November 30, 2022

Volume XII, Number 334


November 29, 2022

Subscribe to Latest Legal News and Analysis

November 28, 2022

Subscribe to Latest Legal News and Analysis

New Examples of IRS and Treasury Department Program-Related Investments

The new examples describe additional charitable purposes and PRI terms and structures.

On April 21, the Internal Revenue Service and Treasury Department issued final regulations regarding program-related investments (PRIs). The regulations add nine new examples that illustrate how PRIs can fund a wide range of charitable programs, including by supporting commercial businesses that serve as intermediaries to reach the intended charitable beneficiaries. The examples also demonstrate a variety of PRI investment terms and structures, including equity investments, loans, loans with equity components, and guarantee arrangements.

The final regulations adopt the PRI examples in the regulations proposed on April 19, 2012, with some minor revisions. These examples and the recent revisions are described below.

Charitable Purposes of PRIs

The nine new PRI examples in the final regulations (numbered sequentially after the existing 10 examples) show the various charitable purposes that may be advanced by PRIs:

  • Supporting scientific research in the public interest by funding the research and development of drugs to treat diseases that predominantly affect the poor where the research results will be published (Ex. 11). The preamble to the regulations also notes that research to discover a cure for a disease need not involve a disease predominantly affecting people in developing countries.

  • Combating environmental deterioration by funding a recycling business (Exs. 12 and 13).

  • Providing relief to the poor and distressed by funding a failing business that employs a large number of poor individuals (Ex. 14).

  • Providing relief to the poor and distressed by funding small businesses started by the poor in a developing country (Ex. 15).

  • Educating poor farmers about advanced agricultural methods by funding a commercial enterprise to provide training to the farmers (Ex. 16).

  • Promoting the arts by funding the purchase of space to be used for art exhibitions (Ex. 17).

  • Advancing education by providing funding to a Section 501(k) childcare organization (Exs. 18 and 19).

The permissible charitable purposes are also discussed in the preamble to the final regulations. The preamble notes that supporting the poor by funding their small businesses in a developing country may qualify as a PRI even where the PRI recipients are not facing the additional hardship of a natural disaster as contemplated in the proposed regulations. It also notes that foundations may use a PRI to assume certain risks (e.g., in a deposit agreement or a guarantee) to catalyze the entry or private investment capital to further exempt purposes.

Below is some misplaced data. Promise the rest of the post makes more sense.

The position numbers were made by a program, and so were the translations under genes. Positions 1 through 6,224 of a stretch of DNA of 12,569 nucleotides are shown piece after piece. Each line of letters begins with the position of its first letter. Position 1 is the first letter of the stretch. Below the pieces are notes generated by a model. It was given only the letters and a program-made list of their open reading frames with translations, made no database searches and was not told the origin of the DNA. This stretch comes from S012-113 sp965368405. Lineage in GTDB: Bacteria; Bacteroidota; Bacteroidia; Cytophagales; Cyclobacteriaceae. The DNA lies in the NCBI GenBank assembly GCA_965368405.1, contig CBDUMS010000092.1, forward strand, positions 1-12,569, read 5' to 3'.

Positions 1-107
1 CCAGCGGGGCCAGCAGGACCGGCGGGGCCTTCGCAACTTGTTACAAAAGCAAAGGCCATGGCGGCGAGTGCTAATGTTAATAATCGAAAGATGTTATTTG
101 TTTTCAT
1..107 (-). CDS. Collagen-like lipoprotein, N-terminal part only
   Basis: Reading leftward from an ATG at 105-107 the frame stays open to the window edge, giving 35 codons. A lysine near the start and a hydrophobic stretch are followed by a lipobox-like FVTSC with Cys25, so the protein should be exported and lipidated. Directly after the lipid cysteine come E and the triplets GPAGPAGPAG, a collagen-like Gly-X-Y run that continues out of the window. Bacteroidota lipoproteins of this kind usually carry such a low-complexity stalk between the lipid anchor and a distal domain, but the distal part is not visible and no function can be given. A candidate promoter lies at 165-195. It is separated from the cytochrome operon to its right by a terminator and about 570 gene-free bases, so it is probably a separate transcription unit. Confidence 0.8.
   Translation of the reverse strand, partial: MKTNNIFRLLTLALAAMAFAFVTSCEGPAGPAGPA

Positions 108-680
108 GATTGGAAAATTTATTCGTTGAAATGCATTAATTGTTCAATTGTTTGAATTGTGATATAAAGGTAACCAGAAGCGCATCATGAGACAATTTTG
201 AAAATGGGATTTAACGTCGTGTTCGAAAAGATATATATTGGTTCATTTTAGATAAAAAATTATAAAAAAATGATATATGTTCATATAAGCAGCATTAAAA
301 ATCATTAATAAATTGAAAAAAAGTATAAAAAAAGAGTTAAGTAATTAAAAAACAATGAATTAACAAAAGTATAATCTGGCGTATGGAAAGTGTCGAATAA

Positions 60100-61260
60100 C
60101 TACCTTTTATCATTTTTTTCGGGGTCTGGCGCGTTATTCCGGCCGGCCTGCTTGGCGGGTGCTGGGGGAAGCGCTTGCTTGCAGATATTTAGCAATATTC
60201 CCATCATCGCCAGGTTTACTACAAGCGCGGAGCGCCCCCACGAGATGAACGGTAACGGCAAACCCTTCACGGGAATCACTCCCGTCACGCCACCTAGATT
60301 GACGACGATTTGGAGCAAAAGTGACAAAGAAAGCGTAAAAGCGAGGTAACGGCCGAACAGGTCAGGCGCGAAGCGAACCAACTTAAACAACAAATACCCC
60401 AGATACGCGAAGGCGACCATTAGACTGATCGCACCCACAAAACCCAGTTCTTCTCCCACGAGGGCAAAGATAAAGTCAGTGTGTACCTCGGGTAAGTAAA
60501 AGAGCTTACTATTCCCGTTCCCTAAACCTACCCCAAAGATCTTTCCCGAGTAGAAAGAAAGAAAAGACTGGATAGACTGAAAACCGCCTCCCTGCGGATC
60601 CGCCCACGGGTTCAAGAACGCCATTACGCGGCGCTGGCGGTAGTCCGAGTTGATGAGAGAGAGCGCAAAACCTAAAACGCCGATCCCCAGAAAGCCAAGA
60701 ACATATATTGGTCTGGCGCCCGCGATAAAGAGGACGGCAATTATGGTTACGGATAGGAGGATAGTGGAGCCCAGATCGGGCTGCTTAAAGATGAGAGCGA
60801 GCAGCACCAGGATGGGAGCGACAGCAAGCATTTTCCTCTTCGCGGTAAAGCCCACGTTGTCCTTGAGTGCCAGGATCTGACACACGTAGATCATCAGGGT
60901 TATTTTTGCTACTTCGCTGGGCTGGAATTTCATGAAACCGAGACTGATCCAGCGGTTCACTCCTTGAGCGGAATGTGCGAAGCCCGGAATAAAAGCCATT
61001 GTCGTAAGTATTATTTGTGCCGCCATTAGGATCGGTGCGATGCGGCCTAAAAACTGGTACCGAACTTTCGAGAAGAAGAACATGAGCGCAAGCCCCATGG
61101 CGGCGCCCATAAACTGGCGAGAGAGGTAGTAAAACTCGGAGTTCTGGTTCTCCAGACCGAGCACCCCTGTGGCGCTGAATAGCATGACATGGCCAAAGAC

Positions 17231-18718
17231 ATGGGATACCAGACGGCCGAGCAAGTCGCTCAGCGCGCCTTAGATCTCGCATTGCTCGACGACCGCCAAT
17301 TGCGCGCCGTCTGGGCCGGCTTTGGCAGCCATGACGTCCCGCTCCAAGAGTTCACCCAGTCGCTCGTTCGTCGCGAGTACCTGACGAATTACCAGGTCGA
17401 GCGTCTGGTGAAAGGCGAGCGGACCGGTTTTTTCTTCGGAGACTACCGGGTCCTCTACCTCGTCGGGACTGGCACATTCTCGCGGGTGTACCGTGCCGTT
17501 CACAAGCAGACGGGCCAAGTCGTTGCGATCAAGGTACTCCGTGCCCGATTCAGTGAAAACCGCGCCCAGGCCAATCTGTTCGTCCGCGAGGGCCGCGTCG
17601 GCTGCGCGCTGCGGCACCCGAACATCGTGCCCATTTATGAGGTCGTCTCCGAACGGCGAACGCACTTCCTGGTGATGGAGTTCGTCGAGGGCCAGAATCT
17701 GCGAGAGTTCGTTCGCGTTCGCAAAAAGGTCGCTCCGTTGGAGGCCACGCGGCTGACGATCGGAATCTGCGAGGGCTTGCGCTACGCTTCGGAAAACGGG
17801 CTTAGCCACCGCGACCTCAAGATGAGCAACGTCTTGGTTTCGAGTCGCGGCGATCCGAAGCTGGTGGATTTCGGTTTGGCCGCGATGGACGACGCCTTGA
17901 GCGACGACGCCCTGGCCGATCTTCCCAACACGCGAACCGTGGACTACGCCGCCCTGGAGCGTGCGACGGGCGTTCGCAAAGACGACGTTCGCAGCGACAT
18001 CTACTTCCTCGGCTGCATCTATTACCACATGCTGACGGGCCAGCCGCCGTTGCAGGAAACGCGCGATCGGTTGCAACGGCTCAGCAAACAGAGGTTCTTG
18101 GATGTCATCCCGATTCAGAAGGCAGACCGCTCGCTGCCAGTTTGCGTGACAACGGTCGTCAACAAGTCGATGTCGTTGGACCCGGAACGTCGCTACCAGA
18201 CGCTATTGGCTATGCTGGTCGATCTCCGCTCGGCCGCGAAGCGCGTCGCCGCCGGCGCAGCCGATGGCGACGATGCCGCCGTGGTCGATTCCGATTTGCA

PRI Terms and Structures

The examples in the regulations illustrate the following permissible PRI investment terms and structures:

  • A PRI recipient is required to distribute drugs to the poor at affordable prices and may also sell the drug to other individuals at a market rate (Ex. 11).

  • A PRI recipient is required to promptly (after necessary patent protection) publish the results of research to cure a disease (Ex. 11).

  • An equity investment in a subsidiary of a commercial enterprise where the subsidiary was established to carry on the activities that further charitable purposes (Ex. 11).

  • A potentially high rate of return if the PRI recipient is successful in its business (Ex. 12).

  • An equity investment (or loan with an equity component) in a commercial business whose business activity will support the charitable purposes (Exs. 12 and 13).

  • A foundation holds stock in a PRI recipient even after the PRI recipient’s profitability, or lack thereof, is established (Ex. 13). The preamble to the regulations further notes, however, that a PRI term that provides an ability to exit the PRI that is tied to the foundation’s exempt purpose can indicate that the foundation’s primary purpose of the PRI is to accomplish its exempt purposes.

  • A loan to a distressed business enterprise that will enable it to continue its business operations (Ex. 14).

  • A loan to poor individuals that will enable them to start small businesses (Ex. 15).

  • A loan to a business where the loan proceeds are required to be used for training the poor suppliers of the borrower (Ex. 16).

  • A credit support which may be collateralized (Ex. 18) or subject to a reimbursement agreement (Ex. 19).

General Guiding Principles

The preamble to the regulations proposed in 2012 includes a statement of seven PRI principles, but the final regulations do not include those principles. Instead, the IRS posted the seven principles on its website on the same day that it issued the final regulations.

Those key principles are the following:

  1. An activity conducted in a non-US country furthers an exempt purpose if the same activity would further an exempt purpose if conducted in the United States.